Dignity Matters Helps Those with Unexpected Needs
Aug 31, 2020 12:51PM
By Susan Manning
Kate Sanetra-Butler had an unexpected request from a homeless woman in Boston in 2016: a spare tampon.
According to Liz Henderson, Natick chapter coleader of Dignity Matters, “The unexpected request started Sanetra-Butler uncovering a desperate need among homeless women and girls for sanitary products and underwear. Ultimately, she established Dignity Matters to meet that need.”
Henderson said Sanetra-Butler started small, with local donation drives and running the organization in her basement.
“But it quickly evolved into Dignity Matters, a 501(c)(3) nonprofit that collects, purchases and supplies thousands of feminine hygiene products, bras and underwear to disadvantaged women and girls each month.
The organization partners with food pantries, public schools, homeless shelters, domestic violence centers, Boys and Girls Clubs, YMCA’s and medical clinics,” she explained.
So how did the chapter get founded in Natick?
“With the growth of Dignity Matters from basement to warehouse and an increasing number of volunteers, it was apparent that there had to be a different way of organizing donations. Hence, a network of Chapter Leaders was established in surrounding towns. Each Chapter helps organize donation drives for underwear and sanitary products. The Natick Chapter held its first donation drive in March 2017,” she said.'
Like many Chapter Leaders, Henderson was struck by the need for an organization such as Dignity Matters. Growing up in Scotland, she took access to sanitary products for granted and was shocked to learn the problem existed in the United States.
When Ivylee Martinez, one of the original Natick Chapter Leaders stepped down, Henderson, already a volunteer in the warehouse in Framingham and liaison with A Place To Turn, was happy to take over and help organize the collection drives.
Henderson said there are two major times for drives that supply their needs for the rest of the year.
“The donation drives in the spring and fall help supply our partners with underwear and sanitary products throughout the year. There are donation bins throughout the town including local churches, the Morse Institute Library and a number of grocery stores. In the past, there have also been donation drives at the local high school and various fitness centers. Dignity Matters always welcomes individual donation drives,” she said.
This type of organization doesn’t happen without the help of many people. Henderson estimated about 200 people are involved at the organizational level, with about 100 people involved locally in dating, including her coleader
The reason so many are needed to organize this organization? There are currently more than 8000 women each month who are supported by Dignity Matters. These women are supported with their mental care needs as well as underwear and bras.
In Natick, Dignity Matters has been partnering on a regular basis with A Place to Turn, Natick Service Council and MetroWest Family Promise.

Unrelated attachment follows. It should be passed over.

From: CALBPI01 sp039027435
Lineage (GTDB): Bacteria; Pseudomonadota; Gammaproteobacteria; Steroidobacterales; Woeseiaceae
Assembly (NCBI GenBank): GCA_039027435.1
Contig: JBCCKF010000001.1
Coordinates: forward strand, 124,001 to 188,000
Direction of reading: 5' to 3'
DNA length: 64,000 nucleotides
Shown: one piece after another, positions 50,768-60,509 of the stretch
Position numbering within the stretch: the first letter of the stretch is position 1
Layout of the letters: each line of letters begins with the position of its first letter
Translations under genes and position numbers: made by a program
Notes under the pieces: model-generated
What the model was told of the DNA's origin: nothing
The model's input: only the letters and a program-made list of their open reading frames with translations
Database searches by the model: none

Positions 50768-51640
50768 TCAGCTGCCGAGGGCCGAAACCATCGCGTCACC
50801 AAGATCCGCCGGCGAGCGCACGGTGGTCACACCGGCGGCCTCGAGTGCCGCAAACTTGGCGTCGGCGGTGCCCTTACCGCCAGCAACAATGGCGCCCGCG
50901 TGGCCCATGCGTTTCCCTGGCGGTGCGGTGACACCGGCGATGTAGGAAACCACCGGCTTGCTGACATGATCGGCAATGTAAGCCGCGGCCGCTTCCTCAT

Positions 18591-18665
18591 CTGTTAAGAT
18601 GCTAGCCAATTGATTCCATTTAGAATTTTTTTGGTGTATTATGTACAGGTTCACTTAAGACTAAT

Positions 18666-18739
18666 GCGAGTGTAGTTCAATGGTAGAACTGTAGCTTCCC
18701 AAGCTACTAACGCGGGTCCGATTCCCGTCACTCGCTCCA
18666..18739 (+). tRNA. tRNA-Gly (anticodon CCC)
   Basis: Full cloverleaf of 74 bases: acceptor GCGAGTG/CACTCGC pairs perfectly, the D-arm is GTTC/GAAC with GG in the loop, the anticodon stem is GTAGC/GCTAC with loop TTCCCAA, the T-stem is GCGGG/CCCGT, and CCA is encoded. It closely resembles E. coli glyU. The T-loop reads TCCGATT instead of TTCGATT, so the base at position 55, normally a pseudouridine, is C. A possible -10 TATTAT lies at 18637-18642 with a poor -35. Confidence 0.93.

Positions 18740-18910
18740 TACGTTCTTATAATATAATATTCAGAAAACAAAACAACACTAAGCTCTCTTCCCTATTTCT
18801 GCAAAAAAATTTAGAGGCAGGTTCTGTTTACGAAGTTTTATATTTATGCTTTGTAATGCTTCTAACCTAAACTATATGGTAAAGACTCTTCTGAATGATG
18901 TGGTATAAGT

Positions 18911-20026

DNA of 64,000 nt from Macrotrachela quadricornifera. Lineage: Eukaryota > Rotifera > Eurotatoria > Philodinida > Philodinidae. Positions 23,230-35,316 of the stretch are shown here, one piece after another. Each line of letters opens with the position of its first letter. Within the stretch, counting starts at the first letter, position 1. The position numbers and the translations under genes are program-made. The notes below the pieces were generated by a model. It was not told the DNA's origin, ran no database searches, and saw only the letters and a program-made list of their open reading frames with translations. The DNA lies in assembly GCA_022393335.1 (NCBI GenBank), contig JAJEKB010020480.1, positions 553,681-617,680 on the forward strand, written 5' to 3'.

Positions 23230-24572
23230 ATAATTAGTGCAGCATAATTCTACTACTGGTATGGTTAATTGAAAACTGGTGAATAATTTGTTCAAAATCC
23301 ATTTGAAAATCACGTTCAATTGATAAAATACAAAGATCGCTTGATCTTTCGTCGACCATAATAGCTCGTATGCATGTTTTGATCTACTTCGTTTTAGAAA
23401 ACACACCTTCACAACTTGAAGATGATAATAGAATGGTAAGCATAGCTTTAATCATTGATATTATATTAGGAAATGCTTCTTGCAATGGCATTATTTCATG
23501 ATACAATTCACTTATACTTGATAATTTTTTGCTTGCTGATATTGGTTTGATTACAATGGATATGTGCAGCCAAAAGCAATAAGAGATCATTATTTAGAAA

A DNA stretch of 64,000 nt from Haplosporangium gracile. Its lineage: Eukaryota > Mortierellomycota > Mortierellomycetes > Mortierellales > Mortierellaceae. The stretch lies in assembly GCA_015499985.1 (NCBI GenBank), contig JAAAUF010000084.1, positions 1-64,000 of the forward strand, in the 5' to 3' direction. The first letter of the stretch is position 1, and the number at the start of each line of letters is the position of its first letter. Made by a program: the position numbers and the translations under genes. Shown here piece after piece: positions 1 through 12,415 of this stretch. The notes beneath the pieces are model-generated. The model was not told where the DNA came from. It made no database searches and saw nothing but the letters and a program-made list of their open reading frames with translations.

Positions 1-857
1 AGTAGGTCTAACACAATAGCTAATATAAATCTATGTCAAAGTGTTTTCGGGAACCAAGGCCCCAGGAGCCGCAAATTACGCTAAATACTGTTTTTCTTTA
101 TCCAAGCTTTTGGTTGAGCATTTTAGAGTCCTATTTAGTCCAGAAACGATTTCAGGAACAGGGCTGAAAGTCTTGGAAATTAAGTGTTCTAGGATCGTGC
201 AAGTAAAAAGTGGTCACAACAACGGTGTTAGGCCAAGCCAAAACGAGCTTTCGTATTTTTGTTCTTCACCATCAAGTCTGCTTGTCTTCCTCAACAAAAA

“It may be surprising that there is such a need in the immediate area but on a monthly basis we support over 200 women/girls in Natick. As well as sanitary product, we also supply 250 bras and 300 pairs of underpants per month. In 2020 alone, Dignity Matters donated to the above-mentioned organizations product worth $6,554,” Henderson explained.
The Organization partners with more than 150 organizations such as The Boston Public Schools, The Boys and Girls Clubs of Boston, MetroWest and Lowell, The Women’s Lunch Place, Pine Street Inn, The Boys and Girls Clubs of Boston and MetroWest, and the Boston Health Care for The Homeless Program.
And the need did not stop despite the pandemic.
“We were able to very quickly adjust our operational model from mainly collections to purchasing and manufacturing menstrual products and to significantly increase our output to reach the growing demand” said Sanetra-Butler, Executive Director of Dignity Matters. “Since March we have distributed over 840,000 units of menstrual care supporting tens of thousands of women in our communities. Thanks to the fast and generous support of our local donors such as Parmenter Foundation, Foundation for MetroWest, MathWorks, and MetroWest Health Foundation we were able to get the menstrual care to the women and girls who needed it most.”
An additional boost was given to the group earlier in the spring when it was chosen to receive a $100,000 grant from the Cummings Foundation
“The grant from the Cummings Foundation will be used for warehousing costs over the next four years. As a result of the funding, the organization now is able to broaden its services and partner with multiple manufacturers to purchase large quantities of items for a lesser price. It also provides security for our service partner knowing they can rely on Dignity Matters in the upcoming years,” said Henderson.
To help with the organization’s mission, Henderson said there are several options. Start with its website: www.dignity-matters.org.
“From hosting an individual drive, monetary donations or sending
items from our Amazon Wish list – everyone can find a way to help the mission. There will
also be an online auction beginning September 17 to help us raise funds to extend our programming to South Shore and to maintain the current level of service. We are currently kindly accepting auction sponsors and auction items from the local businesses,” she said.